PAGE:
So last week we went on vacation. And yes, I could go into a detailed description of what exactly we saw and did – the history of Fort Sumter, other important stuff in Charleston and what we liked best in Savannah. But seriously – you could buy a travel book and get way better (and highly likely more accurate! I mean, did the people writing the travel book take the tour of Fort Sumter with a 17 month old in need of a nap who was pretty ticked at us for forcing her on a 9 hour drive (Napolean’s retreat from Russia was not so inhumane) the day before? Well, I guess it’s possible. But then they probably fact checked on wikipedia to straighten that stuff out.), so let’s instead do highlights.
Day 1 (Friday) highlights – we got up about 5 with the intention of hitting the road by 5:30 (yeah, right. We’re seriously going to get both of us and a baby out of the house that fast. I put that one as my goal, but hoped for 6). It was about 6:30 when we left. We’d discussed it the night before and my husband asked – what’s the hurry? Why do we need to leave so early? It was about 8-9 hours to Charleston (plus stops) and we live in the DC suburbs. This means we either need to get our butts out of bed very early and get going before rush hour or we should wait till 10 to get started. My hope was to get going with the baby still tired so she’d go back to sleep in the car. Hahahahaha. Why yes, I am a first time mother. Why do you ask?
The monkey actually did exceptionally well with the car ride, all things considered. All things being its length PLUS the random pockets of traffic (seriously what the heck?) that we kept hitting. But let’s be honest, when we were rolling into our hotel after 6 that night, she’d had it. She’d had it quite awhile before actually… I’d packed a “bucket” full of car toys and had been refilling it and handing it to her to dump for a lot longer than I wanted to (I’m harder to amuse on a long car ride than a baby). A friend had offered us a dvd player for the car, but, like complete idiots, we’d decided against. The monkey isn’t really all that interested in TV anyway, but, as first time, idealistic, we won’t fall into these commercial traps, aren’t we so awesome and we’ll do it better parents, we also really didn’t want to introduce the car DVD player. Look, I know, I know! I hesitate to even mention these things as we ALL know I’m going to give in and get one in no time – long before she’s even telling me that “all her friends” have one. But still – in my ideal little ivory tower of parenthood… I hate them. They’re part of my whole “kids are getting soft” theory.
Before you get offended, note – I know that this is only my newbie, one kid idealism and really, deep down, I know it will fall. But (but!) – do you remember long car rides as a kid? Yes, they were boring and interminable (I’m pretty sure I’m actually still in the middle of that one when I was 12 and all this is just a dream. Hmm – you think I’d be more successful in my own dream, huh? At least thinner…) and how horrifying (we won’t even discuss my car sickness/ projectile vomiting. I apologize if you ever got the rental car after us) and all that. But, we had to DO stuff to combat all that. We played the license plate game. And the alphabet game. And the “let’s name all 50 states” game (and why did we usually only get 49 till our parents or other adult woke up at 3 am thinking – oh, sheesh! How did I forget West Virginia?!). We had to get creative. On occasion we actually had to talk to each other! (Until I hit my teens and brought my walkman along to avoid that horror.) But now we don’t have to do any of that – we can wait for the world to entertain us with DVDs.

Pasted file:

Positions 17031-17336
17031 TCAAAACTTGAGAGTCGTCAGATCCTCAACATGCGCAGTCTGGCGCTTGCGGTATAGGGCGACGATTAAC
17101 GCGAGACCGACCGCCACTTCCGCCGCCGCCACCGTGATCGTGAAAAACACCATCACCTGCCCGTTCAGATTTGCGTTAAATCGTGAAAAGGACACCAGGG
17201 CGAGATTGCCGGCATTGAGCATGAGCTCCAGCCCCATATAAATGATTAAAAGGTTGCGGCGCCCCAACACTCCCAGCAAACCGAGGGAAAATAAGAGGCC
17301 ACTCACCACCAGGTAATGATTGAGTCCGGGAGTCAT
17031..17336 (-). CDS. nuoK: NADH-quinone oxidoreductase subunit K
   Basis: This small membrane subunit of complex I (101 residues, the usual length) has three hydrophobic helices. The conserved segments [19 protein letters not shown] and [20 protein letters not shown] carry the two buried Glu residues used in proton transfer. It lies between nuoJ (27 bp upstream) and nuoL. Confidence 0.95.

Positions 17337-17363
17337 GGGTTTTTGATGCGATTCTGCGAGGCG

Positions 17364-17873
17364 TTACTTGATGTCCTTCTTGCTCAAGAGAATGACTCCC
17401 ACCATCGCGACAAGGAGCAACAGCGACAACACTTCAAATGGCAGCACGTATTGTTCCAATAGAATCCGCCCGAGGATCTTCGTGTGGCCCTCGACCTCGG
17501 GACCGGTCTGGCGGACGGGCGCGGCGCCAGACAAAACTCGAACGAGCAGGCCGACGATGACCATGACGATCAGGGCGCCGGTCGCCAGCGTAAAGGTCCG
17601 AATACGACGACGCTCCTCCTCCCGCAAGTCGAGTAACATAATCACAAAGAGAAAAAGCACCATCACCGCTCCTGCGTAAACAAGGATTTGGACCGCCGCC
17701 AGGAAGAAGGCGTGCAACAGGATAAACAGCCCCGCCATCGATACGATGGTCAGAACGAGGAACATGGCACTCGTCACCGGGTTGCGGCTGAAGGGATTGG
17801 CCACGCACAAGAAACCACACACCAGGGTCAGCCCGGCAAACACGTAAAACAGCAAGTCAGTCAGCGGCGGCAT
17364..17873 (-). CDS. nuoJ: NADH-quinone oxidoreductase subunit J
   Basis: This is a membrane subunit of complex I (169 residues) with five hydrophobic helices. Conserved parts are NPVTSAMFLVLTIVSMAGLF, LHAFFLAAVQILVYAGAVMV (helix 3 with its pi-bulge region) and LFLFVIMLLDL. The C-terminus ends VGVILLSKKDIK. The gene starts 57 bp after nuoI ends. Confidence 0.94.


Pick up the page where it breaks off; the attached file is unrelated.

And here’s the other thing – is all this making it impossible for us to be alone? I know, holy leap there, batman! But hear me out. When I first moved from NJ to DC, I used to actually kind of enjoy the drives back and forth. Not the traffic, but I remember thinking it was a 4 hour license to daydream. I mean, seriously – I couldn’t be doing something “productive” for all that time. It was my “me” time to zone out. But the truth is – I’m not so comfortable with that anymore. My Dad got sick and I did the drive nearly every weekend for months and I really didn’t want “me” time anymore – there was too much in my head and I had to get out of it. So I started getting on my cell phone for large portions of the drive. And then I discovered books on tape – my new car entertainment! If I couldn’t find a book I wanted to read, I’d just “reread” old ones. And now, truthfully, I’ve lost some of my ability to be alone with myself. I can barely commute without a book on tape or the phone to my ear, let alone take a long car ride.
Anyway, this is getting long and we haven’t even checked in – or gotten to the story of eating dinner in the bathroom that night so as not to wake the baby who we’ve finally gotten to sleep in our “it turns out ‘suite’ just means there’s a couch on the far side of the room” hotel room at 9 pm after the wait at the one nearby restaurant was too long. So maybe we better go for part 2.
But as I’ve spouted out my burst of uninvited social commentary, I open it up to you. What do you think of the car dvd players (and how long will I likely last before I also realize that they are gifts from God?!)? What car games did you play as a kid? Do you think all our electronic hooks are making our ability to be alone die a slow and painful death (or, more likely, a “so quick I didn’t even notice it” death)?